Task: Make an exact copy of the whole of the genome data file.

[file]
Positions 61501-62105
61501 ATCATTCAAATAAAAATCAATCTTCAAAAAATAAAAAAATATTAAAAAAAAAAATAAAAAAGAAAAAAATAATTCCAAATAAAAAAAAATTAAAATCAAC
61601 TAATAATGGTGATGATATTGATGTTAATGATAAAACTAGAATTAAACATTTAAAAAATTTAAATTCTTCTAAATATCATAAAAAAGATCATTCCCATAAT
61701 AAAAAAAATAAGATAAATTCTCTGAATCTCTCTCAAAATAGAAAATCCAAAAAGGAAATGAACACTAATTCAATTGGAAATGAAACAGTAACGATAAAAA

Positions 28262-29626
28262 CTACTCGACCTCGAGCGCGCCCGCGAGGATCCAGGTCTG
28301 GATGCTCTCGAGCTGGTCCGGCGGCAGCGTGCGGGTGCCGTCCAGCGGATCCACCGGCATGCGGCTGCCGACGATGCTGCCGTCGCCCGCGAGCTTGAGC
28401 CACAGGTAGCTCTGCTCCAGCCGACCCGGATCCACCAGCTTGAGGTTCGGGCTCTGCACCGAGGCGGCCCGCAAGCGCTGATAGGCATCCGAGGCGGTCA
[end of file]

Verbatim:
Positions 61501-62105
61501 ATCATTCAAATAAAAATCAATCTTCAAAAAATAAAAAAATATTAAAAAAAAAAATAAAAAAGAAAAAAATAATTCCAAATAAAAAAAAATTAAAATCAAC
61601 TAATAATGGTGATGATATTGATGTTAATGATAAAACTAGAATTAAACATTTAAAAAATTTAAATTCTTCTAAATATCATAAAAAAGATCATTCCCATAAT
61701 AAAAAAAATAAGATAAATTCTCTGAATCTCTCTCAAAATAGAAAATCCAAAAAGGAAATGAACACTAATTCAATTGGAAATGAAACAGTAACGATAAAAA

Positions 28262-29626
28262 CTACTCGACCTCGAGCGCGCCCGCGAGGATCCAGGTCTG
28301 GATGCTCTCGAGCTGGTCCGGCGGCAGCGTGCGGGTGCCGTCCAGCGGATCCACCGGCATGCGGCTGCCGACGATGCTGCCGTCGCCCGCGAGCTTGAGC
28401 CACAGGTAGCTCTGCTCCAGCCGACCCGGATCCACCAGCTTGAGGTTCGGGCTCTGCACCGAGGCGGCCCGCAAGCGCTGATAGGCATCCGAGGCGGTCA